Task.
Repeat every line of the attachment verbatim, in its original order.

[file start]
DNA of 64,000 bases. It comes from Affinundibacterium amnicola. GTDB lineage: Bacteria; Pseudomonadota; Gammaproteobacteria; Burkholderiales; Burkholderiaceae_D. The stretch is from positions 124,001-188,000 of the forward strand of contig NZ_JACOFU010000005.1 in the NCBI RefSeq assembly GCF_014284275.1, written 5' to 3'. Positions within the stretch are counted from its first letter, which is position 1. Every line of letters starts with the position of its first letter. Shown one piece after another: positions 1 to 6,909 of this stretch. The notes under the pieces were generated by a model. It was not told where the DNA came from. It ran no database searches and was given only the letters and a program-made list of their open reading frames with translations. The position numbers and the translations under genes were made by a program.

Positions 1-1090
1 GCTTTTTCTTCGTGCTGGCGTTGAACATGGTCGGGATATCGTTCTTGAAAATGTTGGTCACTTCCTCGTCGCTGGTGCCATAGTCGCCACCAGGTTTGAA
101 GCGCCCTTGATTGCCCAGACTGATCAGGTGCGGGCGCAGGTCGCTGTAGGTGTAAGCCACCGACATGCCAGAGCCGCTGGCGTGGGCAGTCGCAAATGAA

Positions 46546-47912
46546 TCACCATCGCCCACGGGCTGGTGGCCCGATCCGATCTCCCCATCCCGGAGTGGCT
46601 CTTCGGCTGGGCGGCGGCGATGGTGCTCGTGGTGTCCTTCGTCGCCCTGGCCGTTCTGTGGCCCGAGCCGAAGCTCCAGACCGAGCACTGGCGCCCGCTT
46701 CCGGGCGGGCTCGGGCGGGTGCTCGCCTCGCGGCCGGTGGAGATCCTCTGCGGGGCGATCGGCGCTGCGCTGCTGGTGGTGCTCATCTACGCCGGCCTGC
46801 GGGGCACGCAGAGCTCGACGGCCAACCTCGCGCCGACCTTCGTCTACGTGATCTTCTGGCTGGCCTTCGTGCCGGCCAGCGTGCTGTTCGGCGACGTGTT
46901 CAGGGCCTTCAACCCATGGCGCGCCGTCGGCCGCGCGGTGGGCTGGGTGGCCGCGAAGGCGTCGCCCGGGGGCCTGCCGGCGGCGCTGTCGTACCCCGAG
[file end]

DNA of 64,000 bases. It comes from Affinundibacterium amnicola. GTDB lineage: Bacteria; Pseudomonadota; Gammaproteobacteria; Burkholderiales; Burkholderiaceae_D. The stretch is from positions 124,001-188,000 of the forward strand of contig NZ_JACOFU010000005.1 in the NCBI RefSeq assembly GCF_014284275.1, written 5' to 3'. Positions within the stretch are counted from its first letter, which is position 1. Every line of letters starts with the position of its first letter. Shown one piece after another: positions 1 to 6,909 of this stretch. The notes under the pieces were generated by a model. It was not told where the DNA came from. It ran no database searches and was given only the letters and a program-made list of their open reading frames with translations. The position numbers and the translations under genes were made by a program.

Positions 1-1090
1 GCTTTTTCTTCGTGCTGGCGTTGAACATGGTCGGGATATCGTTCTTGAAAATGTTGGTCACTTCCTCGTCGCTGGTGCCATAGTCGCCACCAGGTTTGAA
101 GCGCCCTTGATTGCCCAGACTGATCAGGTGCGGGCGCAGGTCGCTGTAGGTGTAAGCCACCGACATGCCAGAGCCGCTGGCGTGGGCAGTCGCAAATGAA

Positions 46546-47912
46546 TCACCATCGCCCACGGGCTGGTGGCCCGATCCGATCTCCCCATCCCGGAGTGGCT
46601 CTTCGGCTGGGCGGCGGCGATGGTGCTCGTGGTGTCCTTCGTCGCCCTGGCCGTTCTGTGGCCCGAGCCGAAGCTCCAGACCGAGCACTGGCGCCCGCTT
46701 CCGGGCGGGCTCGGGCGGGTGCTCGCCTCGCGGCCGGTGGAGATCCTCTGCGGGGCGATCGGCGCTGCGCTGCTGGTGGTGCTCATCTACGCCGGCCTGC
46801 GGGGCACGCAGAGCTCGACGGCCAACCTCGCGCCGACCTTCGTCTACGTGATCTTCTGGCTGGCCTTCGTGCCGGCCAGCGTGCTGTTCGGCGACGTGTT
46901 CAGGGCCTTCAACCCATGGCGCGCCGTCGGCCGCGCGGTGGGCTGGGTGGCCGCGAAGGCGTCGCCCGGGGGCCTGCCGGCGGCGCTGTCGTACCCCGAG